To Begin to Know: Resolving Ethical Tensions in David Leser's Patriographical Work
Mediating memory: Tracing the limits of memoir pp. 237-250
ANZSRC / FoR Code
190402 Creative Writing (incl. Playwriting)| 200101 Communication Studies| 200502 Australian Literature (excl. Aboriginal and Torres Strait Islander Literature)
Avondale Research Centre
Scripture, Spirituality and Society Research Centre
Reportable Items (HERDC/ERA)
The practice of life writing raises ethical tensions for authors negotiating the space and intersections between self and other, and proprietorial entitlement.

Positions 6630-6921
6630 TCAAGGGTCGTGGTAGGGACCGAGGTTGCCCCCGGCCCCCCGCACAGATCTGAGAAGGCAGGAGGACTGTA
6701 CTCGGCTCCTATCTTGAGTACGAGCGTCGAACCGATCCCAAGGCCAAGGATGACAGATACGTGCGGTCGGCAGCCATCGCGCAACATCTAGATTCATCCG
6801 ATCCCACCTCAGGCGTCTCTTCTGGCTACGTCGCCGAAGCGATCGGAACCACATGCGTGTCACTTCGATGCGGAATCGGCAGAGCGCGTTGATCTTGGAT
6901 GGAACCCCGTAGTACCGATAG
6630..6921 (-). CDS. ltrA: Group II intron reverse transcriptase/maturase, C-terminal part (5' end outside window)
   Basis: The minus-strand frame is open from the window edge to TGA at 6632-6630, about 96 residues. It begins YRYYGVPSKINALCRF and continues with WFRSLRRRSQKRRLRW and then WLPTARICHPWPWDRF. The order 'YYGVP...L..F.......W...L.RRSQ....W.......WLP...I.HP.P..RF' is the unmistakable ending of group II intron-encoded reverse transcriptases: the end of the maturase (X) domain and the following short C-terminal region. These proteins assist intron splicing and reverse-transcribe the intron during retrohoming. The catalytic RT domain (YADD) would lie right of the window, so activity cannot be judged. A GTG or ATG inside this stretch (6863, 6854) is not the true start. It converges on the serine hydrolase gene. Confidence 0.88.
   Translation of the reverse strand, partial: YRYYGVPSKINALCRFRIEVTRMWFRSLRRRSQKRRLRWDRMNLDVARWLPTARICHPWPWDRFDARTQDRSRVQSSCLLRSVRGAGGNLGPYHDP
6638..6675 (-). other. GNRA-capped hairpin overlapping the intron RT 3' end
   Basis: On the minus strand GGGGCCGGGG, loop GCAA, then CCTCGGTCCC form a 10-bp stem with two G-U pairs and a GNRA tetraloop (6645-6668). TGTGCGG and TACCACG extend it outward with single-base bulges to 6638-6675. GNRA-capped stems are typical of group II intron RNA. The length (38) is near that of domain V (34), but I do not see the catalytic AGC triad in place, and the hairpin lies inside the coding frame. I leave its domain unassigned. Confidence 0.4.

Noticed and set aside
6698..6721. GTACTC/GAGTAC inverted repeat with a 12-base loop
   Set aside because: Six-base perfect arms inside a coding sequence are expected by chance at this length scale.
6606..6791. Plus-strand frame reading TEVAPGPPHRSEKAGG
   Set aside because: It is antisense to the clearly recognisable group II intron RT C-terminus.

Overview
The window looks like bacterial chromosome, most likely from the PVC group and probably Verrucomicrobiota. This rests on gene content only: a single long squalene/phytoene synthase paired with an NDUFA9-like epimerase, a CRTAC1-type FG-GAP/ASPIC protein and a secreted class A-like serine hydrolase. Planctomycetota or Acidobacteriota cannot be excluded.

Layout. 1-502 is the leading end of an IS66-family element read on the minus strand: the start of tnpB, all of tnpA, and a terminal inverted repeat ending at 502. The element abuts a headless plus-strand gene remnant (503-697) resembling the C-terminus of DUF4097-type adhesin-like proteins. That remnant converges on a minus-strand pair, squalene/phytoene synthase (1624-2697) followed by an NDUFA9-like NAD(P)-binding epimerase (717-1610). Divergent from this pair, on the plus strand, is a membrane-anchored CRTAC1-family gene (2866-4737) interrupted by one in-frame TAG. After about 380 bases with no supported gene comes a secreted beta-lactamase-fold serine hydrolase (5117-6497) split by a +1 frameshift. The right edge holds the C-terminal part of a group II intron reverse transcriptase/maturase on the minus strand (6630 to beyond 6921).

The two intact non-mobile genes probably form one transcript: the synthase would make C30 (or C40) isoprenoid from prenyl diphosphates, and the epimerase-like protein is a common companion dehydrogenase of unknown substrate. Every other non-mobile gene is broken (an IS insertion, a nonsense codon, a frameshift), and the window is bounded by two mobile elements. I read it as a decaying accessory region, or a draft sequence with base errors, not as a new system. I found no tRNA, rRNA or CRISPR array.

The focus of this chapter is the method in which Australian author and journalist David Leser navigates these tensions – journalistic investigator and the dutiful son; former husband and doting father – in constructing his patriography To Begin To Know: Walking in the Shadows of My Father (Allen and Unwin 2014).
A prolific story teller, narrating the story of his father, publishing great, the late Bernard Leser, was impossible earlier in Leser’s career. But enmeshing it with his own story, ten years later, somehow bridged a tacit gap between father and son.
Joseph, S., & Rickett, C. (2018). To begin to know: Resolving ethical tensions in David Leser's patriographical work. In B. Avieson, F. Giles, & S. Joseph (Eds.), Mediating memory: Tracing the limits of memoir (pp. 237-250). New York, NY: Routledge.